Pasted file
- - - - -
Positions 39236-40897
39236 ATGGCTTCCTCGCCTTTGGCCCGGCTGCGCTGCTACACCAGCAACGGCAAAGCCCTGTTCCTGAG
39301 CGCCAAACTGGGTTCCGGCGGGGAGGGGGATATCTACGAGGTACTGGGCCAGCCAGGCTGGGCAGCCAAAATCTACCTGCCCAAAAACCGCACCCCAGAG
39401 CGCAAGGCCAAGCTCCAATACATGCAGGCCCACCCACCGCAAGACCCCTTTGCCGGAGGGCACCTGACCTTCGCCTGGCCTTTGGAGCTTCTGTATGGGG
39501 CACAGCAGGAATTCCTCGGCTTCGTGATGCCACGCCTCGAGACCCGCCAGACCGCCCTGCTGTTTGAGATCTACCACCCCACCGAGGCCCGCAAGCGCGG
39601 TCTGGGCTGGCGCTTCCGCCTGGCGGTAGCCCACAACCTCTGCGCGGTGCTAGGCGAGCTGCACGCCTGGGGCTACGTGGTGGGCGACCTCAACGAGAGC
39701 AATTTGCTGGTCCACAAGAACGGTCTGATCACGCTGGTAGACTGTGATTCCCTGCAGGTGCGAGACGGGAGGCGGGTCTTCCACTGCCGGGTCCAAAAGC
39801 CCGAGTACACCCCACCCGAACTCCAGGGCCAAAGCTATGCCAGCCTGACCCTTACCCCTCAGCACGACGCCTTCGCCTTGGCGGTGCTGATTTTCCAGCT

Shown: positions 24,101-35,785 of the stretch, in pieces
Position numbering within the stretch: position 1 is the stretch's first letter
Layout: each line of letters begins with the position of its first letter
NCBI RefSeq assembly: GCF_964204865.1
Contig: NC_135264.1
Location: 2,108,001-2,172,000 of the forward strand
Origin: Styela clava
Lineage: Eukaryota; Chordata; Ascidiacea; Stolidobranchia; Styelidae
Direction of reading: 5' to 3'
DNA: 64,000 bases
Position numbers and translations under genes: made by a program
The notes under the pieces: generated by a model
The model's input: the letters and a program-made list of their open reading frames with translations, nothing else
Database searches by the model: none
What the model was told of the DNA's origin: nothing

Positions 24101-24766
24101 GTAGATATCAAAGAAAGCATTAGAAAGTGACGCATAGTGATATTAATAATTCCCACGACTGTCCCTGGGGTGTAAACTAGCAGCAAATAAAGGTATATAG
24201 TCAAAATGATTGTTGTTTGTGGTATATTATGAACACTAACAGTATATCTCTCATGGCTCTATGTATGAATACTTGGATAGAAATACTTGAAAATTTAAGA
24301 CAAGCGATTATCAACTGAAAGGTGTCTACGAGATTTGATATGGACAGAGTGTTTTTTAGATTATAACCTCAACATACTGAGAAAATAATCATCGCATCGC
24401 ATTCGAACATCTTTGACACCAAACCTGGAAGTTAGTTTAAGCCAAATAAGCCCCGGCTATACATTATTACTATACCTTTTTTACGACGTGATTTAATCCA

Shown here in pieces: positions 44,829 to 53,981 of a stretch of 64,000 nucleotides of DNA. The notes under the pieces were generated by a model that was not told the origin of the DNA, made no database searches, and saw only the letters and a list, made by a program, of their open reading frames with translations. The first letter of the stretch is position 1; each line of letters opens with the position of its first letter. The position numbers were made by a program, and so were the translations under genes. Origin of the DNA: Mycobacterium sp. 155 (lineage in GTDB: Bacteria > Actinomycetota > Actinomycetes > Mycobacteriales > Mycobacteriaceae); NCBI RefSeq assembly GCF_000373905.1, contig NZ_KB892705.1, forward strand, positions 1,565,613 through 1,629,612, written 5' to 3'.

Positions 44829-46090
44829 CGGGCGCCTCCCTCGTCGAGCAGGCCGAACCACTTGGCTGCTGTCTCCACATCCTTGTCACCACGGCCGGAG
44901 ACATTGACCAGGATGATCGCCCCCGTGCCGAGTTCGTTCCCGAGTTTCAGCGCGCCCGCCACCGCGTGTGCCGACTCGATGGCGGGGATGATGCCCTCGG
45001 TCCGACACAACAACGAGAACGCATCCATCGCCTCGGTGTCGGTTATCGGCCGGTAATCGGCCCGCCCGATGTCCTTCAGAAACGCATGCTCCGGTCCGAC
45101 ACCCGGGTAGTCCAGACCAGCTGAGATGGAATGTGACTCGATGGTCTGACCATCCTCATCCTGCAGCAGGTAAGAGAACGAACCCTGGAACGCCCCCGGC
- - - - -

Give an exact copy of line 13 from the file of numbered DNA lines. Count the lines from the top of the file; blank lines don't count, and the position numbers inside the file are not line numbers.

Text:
Contig: NC_135264.1